On a summer Sunday night down under in Melbourne, Federer won his 16th career Grand Slam tennis championship as he won the Australian Open men's singles title for the fourth time in his career. Federer's convincing 6-3, 6-4, 7-6 (13-11) victory over Andy Murray added to his record for men's Grand Slam singles titles and served to solidify his place in in the tennis history books. It happened while I slept, Melbourne being 19 hours ahead of the U.S. west coast.
Even adulation has it's limits.
Yet, I woke at 6 a.m. PST to hear good news of Federer's victory as reported on NPR's "Weekend Edition Sunday," then, happily watched a taped replay of ESPN's coverage over breakfast a few hours later.
And I enjoyed every moment of it.
You see, Federer brings out the best in his opponents ~ and he raises the level of their games, too.
The third set tie-break, alone, showed why Federer, at 28, is an all-court master tennis craftsman ~ he overcame five set points by the younger Murray, 22, and, finally, won 13-11 on his third championship point.
Throughout the match, the always-motivated Federer excelled in all facets of his game ~ the first serve, the powerful forehand, the pinpoint one-handed backhand, the court speed, the deft touch, the mental toughness. He is a thinking-man's player and an independent one, too, who does not have a full-time coach like most other players on the tour.
By the end of Sunday's championship final, after more than two and one-half hours of emotion-filled tennis from both players, Federer seemed as fit as he was at the beginning of the match. And, his court mastery brought Murray to tears like Rafa Nadal did to him a year ago when Federer lost the 2009 final in a five-set thriller.
"I'm over the moon winning this thing" Federer said during the on-court trophy presentation after his victory. "I've played some of the best tennis of my life over the last two weeks."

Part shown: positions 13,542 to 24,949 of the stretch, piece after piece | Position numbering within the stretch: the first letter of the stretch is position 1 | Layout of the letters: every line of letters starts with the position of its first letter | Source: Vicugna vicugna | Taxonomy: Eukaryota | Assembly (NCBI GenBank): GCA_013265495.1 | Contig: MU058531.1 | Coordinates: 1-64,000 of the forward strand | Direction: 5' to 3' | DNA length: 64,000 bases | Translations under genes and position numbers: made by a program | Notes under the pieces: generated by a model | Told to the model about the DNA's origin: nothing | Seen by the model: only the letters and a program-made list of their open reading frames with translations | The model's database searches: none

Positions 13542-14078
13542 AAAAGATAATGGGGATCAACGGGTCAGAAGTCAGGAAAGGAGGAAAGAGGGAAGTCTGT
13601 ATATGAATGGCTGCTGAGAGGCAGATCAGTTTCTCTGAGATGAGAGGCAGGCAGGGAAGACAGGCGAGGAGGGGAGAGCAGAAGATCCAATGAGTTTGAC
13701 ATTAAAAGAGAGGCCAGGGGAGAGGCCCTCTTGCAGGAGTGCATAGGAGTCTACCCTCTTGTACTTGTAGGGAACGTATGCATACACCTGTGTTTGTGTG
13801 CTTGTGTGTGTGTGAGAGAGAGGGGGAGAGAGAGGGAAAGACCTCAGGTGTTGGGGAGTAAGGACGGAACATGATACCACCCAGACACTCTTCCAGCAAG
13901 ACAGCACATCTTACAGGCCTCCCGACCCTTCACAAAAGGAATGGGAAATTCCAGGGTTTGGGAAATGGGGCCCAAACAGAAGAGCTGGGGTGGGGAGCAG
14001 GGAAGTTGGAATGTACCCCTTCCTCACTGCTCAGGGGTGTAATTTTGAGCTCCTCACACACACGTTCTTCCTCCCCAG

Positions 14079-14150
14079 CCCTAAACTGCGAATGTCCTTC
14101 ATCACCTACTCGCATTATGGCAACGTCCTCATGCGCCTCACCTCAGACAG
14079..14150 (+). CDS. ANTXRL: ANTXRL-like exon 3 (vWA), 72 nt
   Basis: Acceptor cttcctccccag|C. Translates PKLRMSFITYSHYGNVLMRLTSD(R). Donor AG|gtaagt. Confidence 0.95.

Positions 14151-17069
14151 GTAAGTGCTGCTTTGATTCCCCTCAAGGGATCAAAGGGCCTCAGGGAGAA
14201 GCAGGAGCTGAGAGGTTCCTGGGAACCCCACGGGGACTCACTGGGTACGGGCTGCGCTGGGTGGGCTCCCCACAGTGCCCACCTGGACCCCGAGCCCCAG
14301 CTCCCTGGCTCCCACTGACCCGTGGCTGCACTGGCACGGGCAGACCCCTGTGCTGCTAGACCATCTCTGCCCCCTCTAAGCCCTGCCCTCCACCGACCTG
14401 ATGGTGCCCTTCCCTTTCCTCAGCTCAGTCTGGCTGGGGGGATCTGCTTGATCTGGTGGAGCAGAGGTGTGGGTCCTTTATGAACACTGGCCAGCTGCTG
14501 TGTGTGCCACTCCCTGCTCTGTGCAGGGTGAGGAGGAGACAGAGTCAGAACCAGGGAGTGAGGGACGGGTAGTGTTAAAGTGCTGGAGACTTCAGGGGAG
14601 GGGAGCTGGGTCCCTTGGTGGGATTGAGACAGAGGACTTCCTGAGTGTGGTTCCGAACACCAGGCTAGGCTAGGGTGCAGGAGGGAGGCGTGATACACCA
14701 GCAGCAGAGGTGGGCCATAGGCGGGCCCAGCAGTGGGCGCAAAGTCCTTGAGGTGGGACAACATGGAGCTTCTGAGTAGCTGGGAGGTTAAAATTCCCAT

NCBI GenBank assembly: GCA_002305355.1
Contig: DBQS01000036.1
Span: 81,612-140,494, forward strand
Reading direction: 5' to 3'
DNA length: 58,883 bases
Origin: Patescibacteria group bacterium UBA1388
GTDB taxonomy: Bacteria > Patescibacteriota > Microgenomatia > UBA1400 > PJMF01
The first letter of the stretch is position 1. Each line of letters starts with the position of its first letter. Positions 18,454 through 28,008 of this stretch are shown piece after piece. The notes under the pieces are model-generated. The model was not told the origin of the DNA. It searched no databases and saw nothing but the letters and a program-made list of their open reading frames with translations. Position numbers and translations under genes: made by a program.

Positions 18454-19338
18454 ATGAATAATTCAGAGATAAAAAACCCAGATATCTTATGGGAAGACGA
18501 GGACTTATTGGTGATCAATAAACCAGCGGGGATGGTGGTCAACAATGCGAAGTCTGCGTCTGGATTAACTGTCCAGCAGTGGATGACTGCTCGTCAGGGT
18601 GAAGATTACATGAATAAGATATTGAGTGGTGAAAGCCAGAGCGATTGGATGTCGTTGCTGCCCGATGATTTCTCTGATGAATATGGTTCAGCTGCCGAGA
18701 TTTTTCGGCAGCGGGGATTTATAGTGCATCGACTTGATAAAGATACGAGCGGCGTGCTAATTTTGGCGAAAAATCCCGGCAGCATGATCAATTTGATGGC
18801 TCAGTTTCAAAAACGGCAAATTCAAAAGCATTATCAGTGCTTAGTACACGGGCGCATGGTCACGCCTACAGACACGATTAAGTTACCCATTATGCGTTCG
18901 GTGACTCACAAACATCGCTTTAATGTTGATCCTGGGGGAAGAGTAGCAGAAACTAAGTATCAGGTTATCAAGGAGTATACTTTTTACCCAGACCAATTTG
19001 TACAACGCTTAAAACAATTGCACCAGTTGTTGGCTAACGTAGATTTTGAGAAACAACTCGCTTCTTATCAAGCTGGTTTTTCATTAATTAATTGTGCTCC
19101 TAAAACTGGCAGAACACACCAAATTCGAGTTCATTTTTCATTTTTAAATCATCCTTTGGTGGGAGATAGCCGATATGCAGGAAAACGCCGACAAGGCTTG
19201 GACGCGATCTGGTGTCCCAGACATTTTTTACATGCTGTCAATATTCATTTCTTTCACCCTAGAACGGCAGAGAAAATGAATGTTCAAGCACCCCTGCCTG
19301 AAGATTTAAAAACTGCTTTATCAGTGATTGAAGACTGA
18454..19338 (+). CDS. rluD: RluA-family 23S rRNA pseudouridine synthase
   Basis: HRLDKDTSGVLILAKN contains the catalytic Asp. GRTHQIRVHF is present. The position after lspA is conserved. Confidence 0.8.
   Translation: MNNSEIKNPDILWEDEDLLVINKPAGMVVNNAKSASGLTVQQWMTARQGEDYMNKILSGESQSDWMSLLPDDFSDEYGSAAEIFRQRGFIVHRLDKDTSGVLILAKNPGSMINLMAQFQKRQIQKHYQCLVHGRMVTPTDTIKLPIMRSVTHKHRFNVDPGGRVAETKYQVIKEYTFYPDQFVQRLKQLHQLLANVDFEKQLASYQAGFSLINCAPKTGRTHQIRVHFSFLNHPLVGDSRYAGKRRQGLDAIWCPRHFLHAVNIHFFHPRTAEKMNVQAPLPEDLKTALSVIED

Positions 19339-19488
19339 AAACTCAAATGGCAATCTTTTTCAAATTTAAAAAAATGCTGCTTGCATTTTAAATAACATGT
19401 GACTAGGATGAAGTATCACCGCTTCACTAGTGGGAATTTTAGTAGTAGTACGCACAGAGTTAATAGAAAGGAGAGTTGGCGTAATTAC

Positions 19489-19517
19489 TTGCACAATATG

In the final week alone, Federer, a native of Basel, Switzerland, beat the Australian Lleyton Hewitt in the Round of 16, the Russian Nikolay Davydenko in the quarterfinals and the Frenchman Jo-Wilfried Tsonga in the semifinals before facing the Scot Murray, whom he defeated in the finals of the 2008 U.S. Open.
Some day, Murray will win a Grand Slam ~ even if, as Federer quipped after his semifinal victory in an on-court interview with former great Jim Courier: "I know he'd like to win the first for British tennis in, what is it, like 150,000 years?" It drew laughter. Federer sure knows how to work a 15,000-seat arena crowd. "The poor guy has to go through those moments over and over again," he added.
You, see, not since British tennis great Fred Perry did 74 years ago has a player from the U.K. won a Grand Slam men's singles title. Like everyone since Perry, Murray came up just a little short against Federer, whom he enjoyed a 6-4 lifetime record before Sunday.
"I can cry like Roger," Murray said on the awards platform after the match, his voice choking with each word. "It's a shame I can't play like him."
Everyone loves a worthy champion and Federer currently reigns supreme on all tennis surfaces ~ hard court, clay and grass. However, what I like best about Federer is this: He exudes other noble qualities often lacking in today's sporting arena, namely good sportsmanship, whether in victory or defeat. On Sunday night, Rog was all smiles, but he also graciously congratulated Murray as well as the Australian fans.
Finally, what's not to like about the maturing Federer winning his first Grand Slam since becoming a father of twin girls last summer? His wife, Mirka, and his unassuming parents were in the the Friend's Box to appreciate Federer's latest achievement. Nice folks, those Federers.
"You know, I really want to try to enjoy, you know, my end to my career," Federer spoke to the crowd "because I've reached already so many goals I thought were never possible."
Spoken like a worthy champion and a wonderful gentleman.